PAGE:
Even so, there are times when I have purchased books strictly on those same set of criteria and been disappointed, but it’s rare. I say all this to say that the marketing of books can be (and usually is) important. So, should we judge a book by its cover? Not really, but many times great stories really do come in great packages. And let’s face it great packages can have an impact on the sales of books.
Is art objective? Can it be measured by a single simple formula: xyz = art. I don’t think so. That’s a bit too simplistic and reductive. There’s much more to art than a mere set of objective principles: art must contain beauty, it must have certain structure, it must have a specific meaning, and so on. Should art be that dry and objective?
Is art a denial of the objective? The rejection of techniques, structure, or optics, as Marcel Duchamp seems to have believed? Is it the denial of all the qualities that have come to be recognized in a work of art?
In a 2009 BBC documentary titled Why Beauty Matters, Michael Craig-Martin claimed, “[T]o captivate the imagination is the key to what an artwork seeks to do.” In this same documentary, philosopher Roger Scruton asks artist Michael Craig-Martin, “What is the use of art? What does it help people to do?” Craig-Martin’s answer, “Hopefully it allows people to see the world in which they are living in a way that gives it more meaning to them.”
I can’t help but wonder if Craig-Martin’s response reduces art to merely propaganda, or advertising. Advertisers certainly want to give people more meaning in their lives by offering them things they claim will make their lives better. This is where consumerism has landed us in the 21st century. If a thing has no use then what’s its point? Why bother with it? If art has no use why does it matter? But is that true? Does art have use?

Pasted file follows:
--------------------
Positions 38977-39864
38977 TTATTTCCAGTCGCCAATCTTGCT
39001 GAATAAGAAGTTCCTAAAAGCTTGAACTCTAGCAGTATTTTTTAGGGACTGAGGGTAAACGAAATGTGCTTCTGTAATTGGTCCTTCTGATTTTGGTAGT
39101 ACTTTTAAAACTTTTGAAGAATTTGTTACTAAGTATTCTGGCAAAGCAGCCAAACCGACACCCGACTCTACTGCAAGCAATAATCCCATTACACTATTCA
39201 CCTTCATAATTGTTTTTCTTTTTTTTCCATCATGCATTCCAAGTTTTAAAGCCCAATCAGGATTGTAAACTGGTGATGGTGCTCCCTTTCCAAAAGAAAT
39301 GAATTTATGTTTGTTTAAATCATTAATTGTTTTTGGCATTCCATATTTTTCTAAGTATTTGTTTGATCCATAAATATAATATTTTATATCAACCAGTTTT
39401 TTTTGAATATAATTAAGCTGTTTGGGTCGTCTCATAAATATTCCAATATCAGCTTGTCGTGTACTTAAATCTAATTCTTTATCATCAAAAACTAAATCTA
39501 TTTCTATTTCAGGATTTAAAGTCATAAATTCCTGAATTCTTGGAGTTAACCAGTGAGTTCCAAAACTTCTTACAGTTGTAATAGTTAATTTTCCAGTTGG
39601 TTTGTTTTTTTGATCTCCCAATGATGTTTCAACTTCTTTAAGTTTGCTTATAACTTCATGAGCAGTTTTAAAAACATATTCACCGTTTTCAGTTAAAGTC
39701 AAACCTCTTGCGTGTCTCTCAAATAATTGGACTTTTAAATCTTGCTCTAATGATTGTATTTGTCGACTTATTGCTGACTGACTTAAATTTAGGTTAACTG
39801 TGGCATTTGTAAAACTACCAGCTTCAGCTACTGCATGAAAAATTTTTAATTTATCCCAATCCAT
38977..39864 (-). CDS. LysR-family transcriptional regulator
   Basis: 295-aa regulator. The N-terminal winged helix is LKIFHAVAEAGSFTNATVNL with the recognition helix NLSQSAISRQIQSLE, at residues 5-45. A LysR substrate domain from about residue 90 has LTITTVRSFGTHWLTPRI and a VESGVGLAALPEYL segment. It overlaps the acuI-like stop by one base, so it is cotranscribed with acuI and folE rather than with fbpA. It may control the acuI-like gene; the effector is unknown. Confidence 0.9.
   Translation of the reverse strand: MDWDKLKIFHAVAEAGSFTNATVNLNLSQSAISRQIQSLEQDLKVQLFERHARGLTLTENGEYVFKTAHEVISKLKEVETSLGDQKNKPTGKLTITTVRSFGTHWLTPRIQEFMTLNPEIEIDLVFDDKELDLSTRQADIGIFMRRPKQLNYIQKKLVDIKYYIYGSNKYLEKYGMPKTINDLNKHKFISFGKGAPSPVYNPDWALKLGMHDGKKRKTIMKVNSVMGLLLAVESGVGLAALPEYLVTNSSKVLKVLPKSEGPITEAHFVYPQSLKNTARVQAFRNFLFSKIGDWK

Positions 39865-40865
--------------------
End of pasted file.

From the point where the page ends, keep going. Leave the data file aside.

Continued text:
Beauty is important in art, in music, in poetry, in novels, and in other forms of expression. Who in their right mind would deny that? The artist’s intent during the Renaissance was to demonstrate beauty. At least their ideal of beauty. However, art reduced to only beauty is missing the point. Better yet, those who interpret art as that which is only beauty have missed the point of art. Art contains beauty, but art is not only that. It reflects life, even the woes, troubles, evil, and worries of life. Do these things also contain beauty? Perhaps in some sense they do. But on the flip side, to express nothing but the troubling side of life and call that art also misses the point.
Art certainly reflects life. It reflects the troubles of life, the beauty of life, the mysteries of life. Art attempts to communicate meaning in life by using certain things—techniques, styles, etc.—that are at its disposal. To do what Marcel Duchamp did decades ago and take a urinal, place a signature on it, and claim it makes a statement about art, is at best nothing but a mere expression about something, but that surely isn’t art. Or is it?
Any attempts at objectifying art fail in the wake of forcing art to fit in a particular box of thought. These attempts make art something that can be reduced to a mere set of objectives. Art is much grander in scope. That’s like trying to take life and reduce it to a set of propositions. Life is not reducible to a meager set of propositions. That’s childish thinking. Roger Scruton, in the documentary Why Beauty Matters, points out that for the last 2000 years, beauty (via art) has been an ideal stemming from Plato. Plato’s ideal beauty was something that transcended reality. This beauty was not to be used or possessed but only to be admired from a distance. Where philosophers and theologians miss the point is not so much in the rich history of art that stems from Plato’s ideal of beauty which certainly reflects the notion of the divine. No. They miss the point in thinking that art is only that. Their thinking that science has removed this ideal is a harsh reaction, and so they reject newer forms of art in an attempt to save the old form, the old ideal. Granted, I agree that the old ideals, a definition of beauty in art that stems from a Platonic ideal of divine transcendence, are still needed. The lack of this ideal certainly does not make other forms of art non-art, or less important.